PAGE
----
BLOOMFIELD — In the past two years, NYPD Officer Louise Sanfilippo has saved the lives of people overdosing on opioids 13 times.
"While it's a nice number — think what's behind that number," she said Tuesday at a "Blue Angel" ceremony honoring the 56 officers who have saved people with the help of the drug naloxone — which essentially reverses the effects of an overdose.
Sanfilippo, who works in the 122nd Precinct, administered it her first time to a man overdosing in the back seat of a car. Since then, she’s had to use naloxone to save the life of a person overdosing in two separate occasions. She also administered the drug to a man who was saved from an overdose by another officer a week before.
"It's not as shocking as it was and we're responding quicker, but it's not something you want to get used to," she said. "It's not a good number to say it's a lot. It's not a good thing to be known as this is where the epidemic is."
Since the city outfitted emergency workers with naloxone in 2014, NYPD officers have used it 86 times to save 82 lives.
"By no stretch of the imagination should we any way think that this breakfast is a victory lap," Borough President James Oddo said at the ceremony held at the Hilton Garden Inn in Bloomfield. "This is a chance for us to say thank you to you for your bravery and your actions in saving lives."
Among those honored was Officer Joseph Roschbach, 33, who saved a woman from an OD in the bathroom of the St. George Ferry Terminal while she was waiting to go to work.
Roschbach — a former EMT — said he had to administer two doses of the drug before the woman finally started to breathe normally, regain a pulse and become conscious.
"It's undescribeable," said Roschbach, who's been on the force for nine years, about administering a save. "It's a great feeling just to give someone that opportunity. It's amazing."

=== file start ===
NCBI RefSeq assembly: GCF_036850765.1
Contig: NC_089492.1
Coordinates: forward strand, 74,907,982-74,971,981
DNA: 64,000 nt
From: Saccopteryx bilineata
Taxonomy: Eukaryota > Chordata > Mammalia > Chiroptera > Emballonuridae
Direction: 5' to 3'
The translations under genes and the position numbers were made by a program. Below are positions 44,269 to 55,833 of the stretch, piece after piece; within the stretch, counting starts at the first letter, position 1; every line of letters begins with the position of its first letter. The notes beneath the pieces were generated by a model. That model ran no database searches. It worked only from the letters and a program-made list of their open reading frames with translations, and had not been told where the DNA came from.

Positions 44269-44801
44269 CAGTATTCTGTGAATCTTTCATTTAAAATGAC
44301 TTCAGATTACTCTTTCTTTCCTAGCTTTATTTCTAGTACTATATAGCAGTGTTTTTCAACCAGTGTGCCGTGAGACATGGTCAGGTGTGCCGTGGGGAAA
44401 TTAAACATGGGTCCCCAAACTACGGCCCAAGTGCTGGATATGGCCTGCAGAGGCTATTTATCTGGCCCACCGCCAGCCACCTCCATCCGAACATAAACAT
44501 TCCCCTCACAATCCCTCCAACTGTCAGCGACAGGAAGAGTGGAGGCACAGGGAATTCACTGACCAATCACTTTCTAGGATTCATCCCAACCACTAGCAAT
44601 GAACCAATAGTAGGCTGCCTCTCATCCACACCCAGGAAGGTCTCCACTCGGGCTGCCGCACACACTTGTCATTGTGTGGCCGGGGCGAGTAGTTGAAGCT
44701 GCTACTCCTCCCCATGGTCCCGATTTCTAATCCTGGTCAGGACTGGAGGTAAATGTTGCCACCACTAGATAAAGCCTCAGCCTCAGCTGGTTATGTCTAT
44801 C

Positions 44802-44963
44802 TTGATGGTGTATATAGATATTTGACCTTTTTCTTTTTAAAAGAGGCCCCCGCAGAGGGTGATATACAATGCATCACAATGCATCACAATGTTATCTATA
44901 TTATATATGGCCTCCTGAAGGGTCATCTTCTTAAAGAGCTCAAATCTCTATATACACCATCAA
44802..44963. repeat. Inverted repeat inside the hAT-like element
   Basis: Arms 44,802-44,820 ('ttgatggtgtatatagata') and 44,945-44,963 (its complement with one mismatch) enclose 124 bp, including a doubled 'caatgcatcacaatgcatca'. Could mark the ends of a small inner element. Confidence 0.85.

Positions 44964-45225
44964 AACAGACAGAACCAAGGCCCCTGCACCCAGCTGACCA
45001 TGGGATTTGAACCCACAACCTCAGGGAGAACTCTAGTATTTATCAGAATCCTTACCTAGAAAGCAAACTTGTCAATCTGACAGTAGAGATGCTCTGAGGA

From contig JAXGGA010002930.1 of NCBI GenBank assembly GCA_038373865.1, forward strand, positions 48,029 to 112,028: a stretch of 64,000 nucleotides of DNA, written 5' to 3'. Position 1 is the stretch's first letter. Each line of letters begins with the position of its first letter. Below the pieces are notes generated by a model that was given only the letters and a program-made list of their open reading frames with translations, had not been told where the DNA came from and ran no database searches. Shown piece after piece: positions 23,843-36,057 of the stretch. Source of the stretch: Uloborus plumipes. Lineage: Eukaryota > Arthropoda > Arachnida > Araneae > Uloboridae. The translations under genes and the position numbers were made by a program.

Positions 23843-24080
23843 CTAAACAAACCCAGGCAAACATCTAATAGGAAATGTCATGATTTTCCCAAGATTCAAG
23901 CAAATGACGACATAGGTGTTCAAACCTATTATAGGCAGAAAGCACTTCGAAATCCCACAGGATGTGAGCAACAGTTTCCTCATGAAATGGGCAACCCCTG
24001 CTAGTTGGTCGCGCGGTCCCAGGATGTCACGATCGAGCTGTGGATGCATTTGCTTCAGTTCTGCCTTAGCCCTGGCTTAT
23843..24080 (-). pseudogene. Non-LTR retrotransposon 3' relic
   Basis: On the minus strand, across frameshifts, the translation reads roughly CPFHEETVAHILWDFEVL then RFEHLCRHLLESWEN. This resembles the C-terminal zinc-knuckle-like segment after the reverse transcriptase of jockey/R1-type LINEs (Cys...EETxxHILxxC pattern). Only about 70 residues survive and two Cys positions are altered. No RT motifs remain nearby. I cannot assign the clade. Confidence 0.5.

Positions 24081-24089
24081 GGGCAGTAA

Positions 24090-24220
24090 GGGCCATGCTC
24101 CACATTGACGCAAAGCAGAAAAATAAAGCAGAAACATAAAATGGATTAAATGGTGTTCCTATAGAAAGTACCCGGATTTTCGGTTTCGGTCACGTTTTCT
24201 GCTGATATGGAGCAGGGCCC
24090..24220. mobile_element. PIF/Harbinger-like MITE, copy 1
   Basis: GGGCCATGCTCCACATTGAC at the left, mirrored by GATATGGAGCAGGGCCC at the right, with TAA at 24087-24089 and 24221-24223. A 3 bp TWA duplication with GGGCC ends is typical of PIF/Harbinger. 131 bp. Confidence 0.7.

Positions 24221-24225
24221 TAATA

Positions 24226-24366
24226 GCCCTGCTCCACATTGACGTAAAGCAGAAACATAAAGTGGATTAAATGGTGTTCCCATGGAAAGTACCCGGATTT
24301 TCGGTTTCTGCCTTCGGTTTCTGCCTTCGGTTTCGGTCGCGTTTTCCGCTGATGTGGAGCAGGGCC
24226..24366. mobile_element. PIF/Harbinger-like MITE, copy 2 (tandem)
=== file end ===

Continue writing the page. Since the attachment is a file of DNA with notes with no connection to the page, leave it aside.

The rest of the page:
After the overdose, police connected the woman with Luke Nasta, executive director of Camelot Counseling Center, who had staff spent weeks counseling her over the phone. Eventually, she went into a detox program and she's been in a 24-hour center for more than 100 days.
The woman was a mother of two with a job on Wall Street, which Nasta said highlights how prescription pill and heroin addiction has struck people throughout the entire borough.
"The stereotypical opiate dependent person, the demonization of who that person is, it's just not real today," he said. "Today it's us, it's our families."
Staten Island has been in the throes of the epidemic for the past several years and the borough is on track to have a record number of overdoses this year.
So far this year, there have been 70 fatal suspected ODs from prescription pills and heroin, already surpassing last year's numbers, according to District Attorney Michael McMahon.
In 2014, the NYPD started a pilot program in the 120nd Precinct to outfit officers with naloxone to help curb the rates and later expanded to include all Staten Island precincts and EMT workers.
Aside from outfitting emergency workers with it, city pharmacies started to sell naloxone without a prescription as part of an initiative by the mayor to cut down on the overdose rates.